#lovingday

Valerie Beck is in Chicago, Illinois.
Yesterday at 1:10 PM ·

Hello! Happy #Juneteenth!

This date [June 19] marks the ending of (1st-wave) slavery in the United States. President Lincoln signed the Emancipation Proclamation on January 1, 1863, during the Civil War over slavery, yet enslaved people achieved liberation over an elongated period of time, culminating on June 19, 1865, in Texas.

But wait, you or people of the future may ask: aren’t all people born free, as expressions of the One Great Soul, and isn’t it true that no political or social (or tech-med) structure shall violate the fundamental principles that people are to care for people (e.g. love thy neighbor) and exercise their own liberty and free will while respecting that of others?

Of course!

To celebrate eternal inviolable liberty, how about a delicious liberation brunch of Crow & Moss Chocolate of Michigan, and Xocolatl Chocolate cacao nibs, on cinnamon toast with berries, all organic?

But wait, you may ask: what makes this a liberation brunch? Here comes one of my it’s-all-connected stories : )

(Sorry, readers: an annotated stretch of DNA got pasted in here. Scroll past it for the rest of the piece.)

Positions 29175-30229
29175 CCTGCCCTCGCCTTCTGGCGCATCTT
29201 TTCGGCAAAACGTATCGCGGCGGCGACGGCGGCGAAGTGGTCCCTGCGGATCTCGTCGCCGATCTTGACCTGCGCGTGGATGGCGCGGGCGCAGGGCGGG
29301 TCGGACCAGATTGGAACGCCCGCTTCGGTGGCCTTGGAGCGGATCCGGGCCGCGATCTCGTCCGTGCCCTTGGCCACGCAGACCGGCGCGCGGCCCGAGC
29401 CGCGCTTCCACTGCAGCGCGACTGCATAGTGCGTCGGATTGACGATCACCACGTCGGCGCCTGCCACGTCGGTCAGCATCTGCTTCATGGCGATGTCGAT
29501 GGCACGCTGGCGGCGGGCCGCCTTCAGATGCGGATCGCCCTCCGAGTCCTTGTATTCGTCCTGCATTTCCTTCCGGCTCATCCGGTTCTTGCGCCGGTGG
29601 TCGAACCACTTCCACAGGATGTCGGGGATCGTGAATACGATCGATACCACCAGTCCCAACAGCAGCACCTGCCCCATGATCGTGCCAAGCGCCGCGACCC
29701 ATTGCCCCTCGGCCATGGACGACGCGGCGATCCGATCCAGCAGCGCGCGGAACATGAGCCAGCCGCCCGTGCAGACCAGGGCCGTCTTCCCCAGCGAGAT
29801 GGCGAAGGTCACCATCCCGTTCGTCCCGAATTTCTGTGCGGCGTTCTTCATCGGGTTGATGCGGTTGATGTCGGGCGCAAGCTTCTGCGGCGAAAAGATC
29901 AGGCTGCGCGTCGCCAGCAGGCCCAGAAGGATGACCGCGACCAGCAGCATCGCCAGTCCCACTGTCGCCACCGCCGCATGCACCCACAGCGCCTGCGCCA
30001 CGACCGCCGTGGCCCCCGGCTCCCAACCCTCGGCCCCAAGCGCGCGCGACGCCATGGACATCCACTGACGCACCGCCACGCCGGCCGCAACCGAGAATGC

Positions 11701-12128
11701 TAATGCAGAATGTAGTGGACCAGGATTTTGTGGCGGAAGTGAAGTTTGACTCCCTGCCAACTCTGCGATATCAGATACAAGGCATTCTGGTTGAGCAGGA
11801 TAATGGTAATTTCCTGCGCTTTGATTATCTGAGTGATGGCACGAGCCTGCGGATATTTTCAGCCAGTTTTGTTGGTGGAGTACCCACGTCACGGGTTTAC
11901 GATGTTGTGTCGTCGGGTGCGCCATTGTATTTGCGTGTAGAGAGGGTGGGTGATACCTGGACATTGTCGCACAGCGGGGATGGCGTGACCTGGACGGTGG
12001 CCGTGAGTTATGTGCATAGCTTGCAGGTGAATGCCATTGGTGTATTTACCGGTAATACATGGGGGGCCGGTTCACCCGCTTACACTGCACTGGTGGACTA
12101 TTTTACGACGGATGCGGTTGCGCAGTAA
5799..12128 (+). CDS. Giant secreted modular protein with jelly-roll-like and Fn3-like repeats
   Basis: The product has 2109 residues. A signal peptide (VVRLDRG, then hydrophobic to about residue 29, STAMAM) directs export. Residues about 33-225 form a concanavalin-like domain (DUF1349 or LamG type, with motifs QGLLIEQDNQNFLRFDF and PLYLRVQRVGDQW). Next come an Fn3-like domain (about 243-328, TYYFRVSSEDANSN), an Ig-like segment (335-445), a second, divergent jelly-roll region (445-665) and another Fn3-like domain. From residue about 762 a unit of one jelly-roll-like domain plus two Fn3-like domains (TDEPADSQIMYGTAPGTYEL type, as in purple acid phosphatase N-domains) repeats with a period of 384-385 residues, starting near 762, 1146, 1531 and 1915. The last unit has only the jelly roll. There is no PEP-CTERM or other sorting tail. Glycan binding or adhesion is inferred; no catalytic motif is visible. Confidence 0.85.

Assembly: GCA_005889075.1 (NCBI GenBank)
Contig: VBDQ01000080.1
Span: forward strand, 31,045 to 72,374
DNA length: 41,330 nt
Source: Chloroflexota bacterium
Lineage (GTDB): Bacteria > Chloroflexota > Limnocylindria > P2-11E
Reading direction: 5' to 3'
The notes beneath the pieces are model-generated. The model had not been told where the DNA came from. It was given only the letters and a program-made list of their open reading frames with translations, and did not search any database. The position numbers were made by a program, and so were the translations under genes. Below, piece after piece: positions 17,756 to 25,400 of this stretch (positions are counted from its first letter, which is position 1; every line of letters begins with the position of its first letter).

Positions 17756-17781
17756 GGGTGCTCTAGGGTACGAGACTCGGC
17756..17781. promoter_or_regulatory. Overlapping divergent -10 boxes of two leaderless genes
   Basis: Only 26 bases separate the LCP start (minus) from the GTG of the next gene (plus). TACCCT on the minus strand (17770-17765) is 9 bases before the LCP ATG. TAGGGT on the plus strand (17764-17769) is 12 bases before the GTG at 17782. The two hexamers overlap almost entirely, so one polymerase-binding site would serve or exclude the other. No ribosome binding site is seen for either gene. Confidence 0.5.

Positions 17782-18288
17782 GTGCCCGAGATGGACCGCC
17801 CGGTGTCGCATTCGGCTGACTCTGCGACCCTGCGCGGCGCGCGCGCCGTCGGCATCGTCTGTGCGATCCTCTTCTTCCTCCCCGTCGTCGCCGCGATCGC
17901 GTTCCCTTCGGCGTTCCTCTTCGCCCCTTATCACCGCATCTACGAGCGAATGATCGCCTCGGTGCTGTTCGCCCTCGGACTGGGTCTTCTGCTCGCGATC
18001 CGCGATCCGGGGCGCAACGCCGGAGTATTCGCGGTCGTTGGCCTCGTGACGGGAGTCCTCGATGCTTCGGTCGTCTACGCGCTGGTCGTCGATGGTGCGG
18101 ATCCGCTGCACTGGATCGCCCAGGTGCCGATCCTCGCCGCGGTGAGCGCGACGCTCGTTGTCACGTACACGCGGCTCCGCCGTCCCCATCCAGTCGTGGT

My mother often made cinnamon toast for us kids when we were growing up, so I always think of her when I make it! She spent part of her childhood in Michigan, on a small family farm in a township that had been illegally racially integrated since its founding in the 1860s. That’s not a typo: racial mixing was illegal in the US, mixing of the One Human Family, in the North too. But people in Mom’s area did it anyway because it was ethical and practical, sending their black children and their white children to the same school for example. When my mother spent a summer with relatives in the South as a little girl in the 1950s (the time of 2nd-wave slavery: brutal “Jim Crow” apartheid), she was horrified by the abuses against black people. Now the laws have changed, and segregation is illegal, yet it happens in many ways including incarceration where prisoners work for the state or corporations for little or no pay (part of 3rd-wave slavery), or consider West Africa where over 2 million black kids work in hazardous or slavery conditions on cacao farms so corporations can sell cheap chocolate.